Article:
Recollections Of Memory

A Shoreline Dream

Latenight, 2009

http://www.ashorelinedream.com

REVIEW BY: Vish Iyer

ORIGINALLY PUBLISHED: 07/08/2009

Even though it brims with the angelic resplendence of shoegazer music, A Shoreline Dream (ASD) cannot be contained in such a formulaic bubble. Without defying the essentiality of its core sound, the band seeks a more urgent approach, thereby creating a world of ethereal beauty that is also tense and agitated. Calm and complacent shoegazer music this is not.

In a way that’s not too eccentric, tracks like “The Missing” and “Seattle” on ASD’s sophomore effort, my_heart_sings_the_harmony_web_ad_alt_250 Recollections Of Memory, explode with the aggression and rawness of a punk band. The assault of the frantic drums and coarse guitars are discomforting for the band’s psychedelic style, until singer Ryan Policky’s vocals melt into the chaos in perfect unintelligibility, suggesting a completely different kind of ethereal utopia: that of rebellion.

ASD doesn’t traverse into hallucinatory trips of guitar whirlpools. Their music is way too straight-edged for the likes of My Bloody Valentine, and even without creating bombastic, reverberatory noise-candy the style of Jesus And Mary Chain, evoke distortion that blend into the backdrop. But even the dreamiest and most conventional moments of Recollections – the opener “Manhattan Beach” and the closer “Pasadena” – hardly get all that atmospheric and still maintain the tenseness at their most benign. Such is also the case with the seeds of the band’s collaboration with ambient techno producer Ulrich Schnauss – “Hypermode,” “Departure,” and “Neverchanger” – which are not as druggy and pristine as they could have quite easily tempted to be.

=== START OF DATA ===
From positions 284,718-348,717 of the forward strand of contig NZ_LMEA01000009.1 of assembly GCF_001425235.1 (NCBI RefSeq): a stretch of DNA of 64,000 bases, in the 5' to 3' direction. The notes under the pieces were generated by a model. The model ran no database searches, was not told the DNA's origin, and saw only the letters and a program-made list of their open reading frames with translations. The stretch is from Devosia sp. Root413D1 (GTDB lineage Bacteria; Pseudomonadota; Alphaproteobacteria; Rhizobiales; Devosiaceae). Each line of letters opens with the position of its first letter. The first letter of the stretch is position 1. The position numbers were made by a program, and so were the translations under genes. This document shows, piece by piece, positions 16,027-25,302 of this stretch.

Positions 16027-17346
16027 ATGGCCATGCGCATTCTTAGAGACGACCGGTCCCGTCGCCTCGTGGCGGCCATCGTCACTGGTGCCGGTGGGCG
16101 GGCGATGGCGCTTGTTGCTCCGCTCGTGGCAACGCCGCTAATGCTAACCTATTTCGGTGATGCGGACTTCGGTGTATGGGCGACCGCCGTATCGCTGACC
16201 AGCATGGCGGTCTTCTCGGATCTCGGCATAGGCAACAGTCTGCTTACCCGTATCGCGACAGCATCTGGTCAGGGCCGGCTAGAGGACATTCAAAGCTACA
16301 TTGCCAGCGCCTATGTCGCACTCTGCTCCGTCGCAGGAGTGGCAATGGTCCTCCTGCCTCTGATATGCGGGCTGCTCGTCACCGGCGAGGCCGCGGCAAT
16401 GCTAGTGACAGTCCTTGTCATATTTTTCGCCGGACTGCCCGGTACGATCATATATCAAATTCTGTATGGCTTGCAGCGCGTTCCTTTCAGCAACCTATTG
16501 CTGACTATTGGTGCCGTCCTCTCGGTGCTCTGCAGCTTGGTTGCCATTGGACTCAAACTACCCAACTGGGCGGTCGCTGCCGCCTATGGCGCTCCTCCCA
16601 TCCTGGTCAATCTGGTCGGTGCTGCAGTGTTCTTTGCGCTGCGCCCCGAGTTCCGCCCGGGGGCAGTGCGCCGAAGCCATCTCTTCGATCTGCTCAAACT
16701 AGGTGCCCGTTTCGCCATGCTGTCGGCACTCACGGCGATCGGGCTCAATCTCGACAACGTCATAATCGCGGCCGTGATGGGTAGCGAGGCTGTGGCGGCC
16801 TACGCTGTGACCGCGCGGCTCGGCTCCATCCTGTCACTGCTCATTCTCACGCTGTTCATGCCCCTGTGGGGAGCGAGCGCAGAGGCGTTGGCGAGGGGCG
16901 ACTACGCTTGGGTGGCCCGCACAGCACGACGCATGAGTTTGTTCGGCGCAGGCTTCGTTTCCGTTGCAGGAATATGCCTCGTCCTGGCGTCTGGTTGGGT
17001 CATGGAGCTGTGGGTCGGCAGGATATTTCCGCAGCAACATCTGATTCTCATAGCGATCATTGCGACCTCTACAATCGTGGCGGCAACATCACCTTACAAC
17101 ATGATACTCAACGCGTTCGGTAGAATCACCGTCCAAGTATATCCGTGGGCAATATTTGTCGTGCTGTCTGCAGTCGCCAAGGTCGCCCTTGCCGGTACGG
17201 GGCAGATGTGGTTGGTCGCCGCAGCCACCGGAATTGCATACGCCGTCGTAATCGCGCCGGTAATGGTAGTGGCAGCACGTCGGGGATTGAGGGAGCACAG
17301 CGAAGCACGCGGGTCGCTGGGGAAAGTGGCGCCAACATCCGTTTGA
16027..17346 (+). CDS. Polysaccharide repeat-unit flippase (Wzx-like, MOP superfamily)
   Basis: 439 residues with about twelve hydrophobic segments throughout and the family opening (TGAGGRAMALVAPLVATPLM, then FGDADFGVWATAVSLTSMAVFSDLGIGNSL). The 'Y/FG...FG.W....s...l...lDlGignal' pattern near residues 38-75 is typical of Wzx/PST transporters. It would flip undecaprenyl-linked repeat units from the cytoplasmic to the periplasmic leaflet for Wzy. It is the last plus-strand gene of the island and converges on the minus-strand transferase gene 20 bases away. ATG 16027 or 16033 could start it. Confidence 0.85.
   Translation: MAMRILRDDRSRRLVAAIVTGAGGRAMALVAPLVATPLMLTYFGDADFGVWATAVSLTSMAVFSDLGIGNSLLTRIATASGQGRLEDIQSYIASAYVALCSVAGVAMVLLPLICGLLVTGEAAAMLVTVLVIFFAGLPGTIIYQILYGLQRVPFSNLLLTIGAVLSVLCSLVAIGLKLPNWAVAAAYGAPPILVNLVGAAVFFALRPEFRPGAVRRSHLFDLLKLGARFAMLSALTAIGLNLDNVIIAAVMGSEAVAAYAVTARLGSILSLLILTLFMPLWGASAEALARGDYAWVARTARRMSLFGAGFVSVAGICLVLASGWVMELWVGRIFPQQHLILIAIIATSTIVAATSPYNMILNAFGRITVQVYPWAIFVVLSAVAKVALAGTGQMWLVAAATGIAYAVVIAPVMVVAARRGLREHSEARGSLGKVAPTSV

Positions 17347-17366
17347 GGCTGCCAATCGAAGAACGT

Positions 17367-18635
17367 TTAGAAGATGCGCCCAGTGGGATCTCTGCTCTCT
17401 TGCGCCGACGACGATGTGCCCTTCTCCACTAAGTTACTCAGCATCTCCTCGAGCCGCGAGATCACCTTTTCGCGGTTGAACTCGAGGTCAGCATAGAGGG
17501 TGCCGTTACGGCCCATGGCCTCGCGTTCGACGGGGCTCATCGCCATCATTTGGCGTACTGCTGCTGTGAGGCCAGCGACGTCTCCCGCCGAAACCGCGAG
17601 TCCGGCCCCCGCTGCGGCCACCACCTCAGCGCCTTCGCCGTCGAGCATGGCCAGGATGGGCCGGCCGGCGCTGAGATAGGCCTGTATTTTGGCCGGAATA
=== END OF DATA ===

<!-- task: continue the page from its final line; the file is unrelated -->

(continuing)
For the type of music that is way too restrictive and which has the tendency to relinquish to the forces of monotony fairly effortlessly, shoegazer has been through all the transitions in its few golden years in the early ‘90s alone, and any further variation would inescapably have a lingering taint of familiarity. ASD seems to be conscious of this, and without attempting a disaster to create something totally new, the band has tried to create the same while looking at it through a different prism. Hence, the moody Recollections has traces of the all-too-familiar, but its tight and jagged songs also seem oddly out-of-place in the realm of prettiness in which it resides. This makes Recollections eternally exciting.

Rating: A-

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